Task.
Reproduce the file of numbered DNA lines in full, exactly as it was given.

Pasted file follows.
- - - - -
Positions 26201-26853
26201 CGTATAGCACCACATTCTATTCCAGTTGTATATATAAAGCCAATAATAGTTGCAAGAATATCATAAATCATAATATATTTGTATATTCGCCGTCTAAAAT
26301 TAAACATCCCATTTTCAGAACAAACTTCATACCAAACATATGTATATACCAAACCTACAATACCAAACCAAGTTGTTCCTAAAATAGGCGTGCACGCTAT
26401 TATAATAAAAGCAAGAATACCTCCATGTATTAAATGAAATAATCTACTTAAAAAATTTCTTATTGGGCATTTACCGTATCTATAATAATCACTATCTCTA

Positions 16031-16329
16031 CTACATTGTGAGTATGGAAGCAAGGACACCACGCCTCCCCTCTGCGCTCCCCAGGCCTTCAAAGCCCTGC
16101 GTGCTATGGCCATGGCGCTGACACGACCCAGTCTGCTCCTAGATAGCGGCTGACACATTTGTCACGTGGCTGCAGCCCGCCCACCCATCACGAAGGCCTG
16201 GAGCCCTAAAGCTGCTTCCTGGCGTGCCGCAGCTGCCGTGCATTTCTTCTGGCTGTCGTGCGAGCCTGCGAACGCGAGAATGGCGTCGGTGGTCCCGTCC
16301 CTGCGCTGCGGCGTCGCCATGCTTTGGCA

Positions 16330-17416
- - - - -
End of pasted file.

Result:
Positions 26201-26853
26201 CGTATAGCACCACATTCTATTCCAGTTGTATATATAAAGCCAATAATAGTTGCAAGAATATCATAAATCATAATATATTTGTATATTCGCCGTCTAAAAT
26301 TAAACATCCCATTTTCAGAACAAACTTCATACCAAACATATGTATATACCAAACCTACAATACCAAACCAAGTTGTTCCTAAAATAGGCGTGCACGCTAT
26401 TATAATAAAAGCAAGAATACCTCCATGTATTAAATGAAATAATCTACTTAAAAAATTTCTTATTGGGCATTTACCGTATCTATAATAATCACTATCTCTA

Positions 16031-16329
16031 CTACATTGTGAGTATGGAAGCAAGGACACCACGCCTCCCCTCTGCGCTCCCCAGGCCTTCAAAGCCCTGC
16101 GTGCTATGGCCATGGCGCTGACACGACCCAGTCTGCTCCTAGATAGCGGCTGACACATTTGTCACGTGGCTGCAGCCCGCCCACCCATCACGAAGGCCTG
16201 GAGCCCTAAAGCTGCTTCCTGGCGTGCCGCAGCTGCCGTGCATTTCTTCTGGCTGTCGTGCGAGCCTGCGAACGCGAGAATGGCGTCGGTGGTCCCGTCC
16301 CTGCGCTGCGGCGTCGCCATGCTTTGGCA

Positions 16330-17416